2016 YEAR-END
TAX GUIDE
Research and Development Tax Credit: Valuable Tax Savings Incentive Now Permanent

After many years as an expiring tax provision, the Federal Research & Development Tax Credit (R&D) has gained a permanent home in the U.S. tax code. The credit was first introduced over 30 years ago as a temporary incentive and has been included in extender legislation numerous times. The credit became permanent in December 2015 as part of the Protecting Americans from Tax Hikes (PATH) Act.

Now is a better time than ever for businesses with qualifying research expenditures to consider taking advantage of the R&D credit. In addition to making R&D a permanent tax incentive, the PATH Act made favorable changes that will result in more taxpayers being able to take advantage of the benefits of this credit provision.

  • For tax years beginning after December 31, 2015, the R&D credit will be allowed to offset the Alternative Minimum Tax (AMT) liabilities of small businesses or their business owners. For this purpose, a small business is one with $50 million or less in gross receipts. Prior to 2016, the ability to offset AMT with the R&D Credit was not available. Previously, unused R&D credits for taxpayers subject to AMT were able to be carried back to the prior year or carried forward for up to 20 years. While the credit still maintains its carryback and carryforward provisions, the ability to currently offset AMT, within certain limitations, will be beneficial for many
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  • The PATH Legislation also introduced an R&D incentive for "start up businesses," which will be applicable for "qualified small businesses," defined as those companies with less than $5 million in gross receipts and which are less than five years old. Businesses meeting this definition can elect to monetize the credit by taking advantage of a "payroll offset election." For tax years beginning after December 31, 2015, the payroll offset will allow a qualified small business to elect to use a portion of the R&D credit now to offset payroll taxes, instead of waiting to use the credit to offset an income tax liability in the future. Qualified companies could have the option to apply up to $250,000 against the employer's OASDI (social security) annually. The IRS recently published guidelines for the R&D payroll offset refund application process, utilizing payroll form 941.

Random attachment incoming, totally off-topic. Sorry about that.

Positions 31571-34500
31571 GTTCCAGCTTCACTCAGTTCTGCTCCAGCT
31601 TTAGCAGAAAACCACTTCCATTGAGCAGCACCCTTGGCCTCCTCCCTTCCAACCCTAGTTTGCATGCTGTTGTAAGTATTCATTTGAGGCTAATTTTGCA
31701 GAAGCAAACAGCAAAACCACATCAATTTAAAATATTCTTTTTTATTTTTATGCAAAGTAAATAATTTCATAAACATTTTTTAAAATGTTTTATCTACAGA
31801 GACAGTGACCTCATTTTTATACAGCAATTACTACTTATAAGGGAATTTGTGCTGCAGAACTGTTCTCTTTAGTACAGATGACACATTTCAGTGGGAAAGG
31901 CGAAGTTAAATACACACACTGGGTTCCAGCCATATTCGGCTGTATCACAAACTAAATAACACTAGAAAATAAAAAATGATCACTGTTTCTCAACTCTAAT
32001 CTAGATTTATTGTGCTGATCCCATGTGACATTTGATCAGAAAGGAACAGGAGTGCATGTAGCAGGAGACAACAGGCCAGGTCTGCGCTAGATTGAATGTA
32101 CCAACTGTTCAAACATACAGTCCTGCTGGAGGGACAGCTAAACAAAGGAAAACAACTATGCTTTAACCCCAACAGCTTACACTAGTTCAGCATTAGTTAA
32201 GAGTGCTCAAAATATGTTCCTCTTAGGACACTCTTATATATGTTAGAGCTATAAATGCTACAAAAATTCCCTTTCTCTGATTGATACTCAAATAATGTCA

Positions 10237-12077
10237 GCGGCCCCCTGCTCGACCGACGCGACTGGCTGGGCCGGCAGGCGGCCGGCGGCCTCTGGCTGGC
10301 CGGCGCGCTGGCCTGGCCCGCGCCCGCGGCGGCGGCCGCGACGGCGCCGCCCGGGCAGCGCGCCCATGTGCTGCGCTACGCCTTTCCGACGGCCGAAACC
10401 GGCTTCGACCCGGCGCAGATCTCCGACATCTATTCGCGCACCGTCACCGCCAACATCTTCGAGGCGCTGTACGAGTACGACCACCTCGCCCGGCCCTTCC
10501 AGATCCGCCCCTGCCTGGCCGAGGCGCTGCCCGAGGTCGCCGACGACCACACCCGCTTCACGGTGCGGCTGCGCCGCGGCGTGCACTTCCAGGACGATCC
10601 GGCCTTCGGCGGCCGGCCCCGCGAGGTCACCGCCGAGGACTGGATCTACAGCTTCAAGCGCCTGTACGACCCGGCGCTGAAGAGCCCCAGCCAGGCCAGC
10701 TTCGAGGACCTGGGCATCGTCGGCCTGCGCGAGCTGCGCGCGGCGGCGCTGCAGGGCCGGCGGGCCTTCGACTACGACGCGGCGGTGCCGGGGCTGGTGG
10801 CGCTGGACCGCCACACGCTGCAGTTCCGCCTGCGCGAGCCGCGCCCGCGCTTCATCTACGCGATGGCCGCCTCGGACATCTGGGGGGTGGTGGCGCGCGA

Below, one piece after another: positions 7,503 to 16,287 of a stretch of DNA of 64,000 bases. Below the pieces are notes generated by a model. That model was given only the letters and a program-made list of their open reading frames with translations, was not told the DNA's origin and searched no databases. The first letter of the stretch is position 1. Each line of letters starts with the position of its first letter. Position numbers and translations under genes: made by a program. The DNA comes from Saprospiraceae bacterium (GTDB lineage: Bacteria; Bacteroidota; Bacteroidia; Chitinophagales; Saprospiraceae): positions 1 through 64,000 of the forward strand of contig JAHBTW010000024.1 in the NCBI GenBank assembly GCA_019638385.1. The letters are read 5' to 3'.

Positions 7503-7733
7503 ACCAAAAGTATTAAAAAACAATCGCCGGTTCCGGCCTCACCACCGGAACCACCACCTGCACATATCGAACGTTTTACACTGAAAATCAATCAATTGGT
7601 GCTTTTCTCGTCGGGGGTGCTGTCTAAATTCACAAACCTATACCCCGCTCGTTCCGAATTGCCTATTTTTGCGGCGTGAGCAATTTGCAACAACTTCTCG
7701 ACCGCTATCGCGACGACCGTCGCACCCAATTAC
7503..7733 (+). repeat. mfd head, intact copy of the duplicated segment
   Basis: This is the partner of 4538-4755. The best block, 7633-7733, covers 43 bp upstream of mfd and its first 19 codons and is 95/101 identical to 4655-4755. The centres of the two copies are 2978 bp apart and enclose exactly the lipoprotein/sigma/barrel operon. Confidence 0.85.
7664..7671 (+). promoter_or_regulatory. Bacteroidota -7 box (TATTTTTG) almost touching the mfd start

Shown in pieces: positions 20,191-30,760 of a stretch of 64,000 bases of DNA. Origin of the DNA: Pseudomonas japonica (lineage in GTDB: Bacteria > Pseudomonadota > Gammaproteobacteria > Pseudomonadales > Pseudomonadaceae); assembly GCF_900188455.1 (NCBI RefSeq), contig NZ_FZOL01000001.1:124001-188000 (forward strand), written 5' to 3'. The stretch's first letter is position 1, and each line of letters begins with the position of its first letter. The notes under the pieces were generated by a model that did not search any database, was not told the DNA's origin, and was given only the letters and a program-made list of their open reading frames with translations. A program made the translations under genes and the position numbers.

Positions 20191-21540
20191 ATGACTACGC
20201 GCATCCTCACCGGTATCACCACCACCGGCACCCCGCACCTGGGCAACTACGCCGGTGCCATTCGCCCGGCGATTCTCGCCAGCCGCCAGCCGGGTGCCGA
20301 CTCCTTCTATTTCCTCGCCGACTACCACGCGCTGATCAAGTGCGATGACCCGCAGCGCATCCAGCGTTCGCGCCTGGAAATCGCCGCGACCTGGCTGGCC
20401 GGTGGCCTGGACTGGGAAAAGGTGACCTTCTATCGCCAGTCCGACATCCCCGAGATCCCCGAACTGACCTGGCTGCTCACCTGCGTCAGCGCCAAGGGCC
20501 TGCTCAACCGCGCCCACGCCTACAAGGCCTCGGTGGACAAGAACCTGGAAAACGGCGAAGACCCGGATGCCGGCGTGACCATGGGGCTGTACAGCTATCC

In order to meet the definition of qualifying research expenditures, research activities performed in the United States will need to satisfy a four-part test:

  1. The work is being performed to develop a new or improved business component (product, process, technique, formula, invention, or computer software component).
  2. The activities are performed to discover information that is technological in nature. The activities involve physical, biological, engineering, or computer sciences.
  3. The research is performed to eliminate technical uncertainty, determine if a desired result could be achieved, how to achieve it, or determine the specific design of a product.
  4. The activities include a process of experimentation involving identification of the technical uncertainties, alternatives to consider in eliminating the uncertainties and a process for evaluating alternatives.

The Research and Development Credit is calculated based on three types of expenses, when the expenses meet the definition of Qualifying Research Expenditures (QRE). Qualifying expenses eligible for the credit include wages, supplies used in the conduct of qualified research activities, and a percentage (65%) of third party contract research.

The determination of qualifying research activities is subjective in nature. The Internal Revenue Service and state jurisdictions that provide for the R&D credit opportunity require the credit to be supported by contemporaneous documentation. Taxpayers may be hesitant when considering the credit due to the necessary record-keeping. Tax professionals at Marcum are available to assist with identification and substantiation of QRES. Please contact your Marcum tax professional for further discussions regarding the Research and Development Tax Credit and new opportunities related to recent legislation.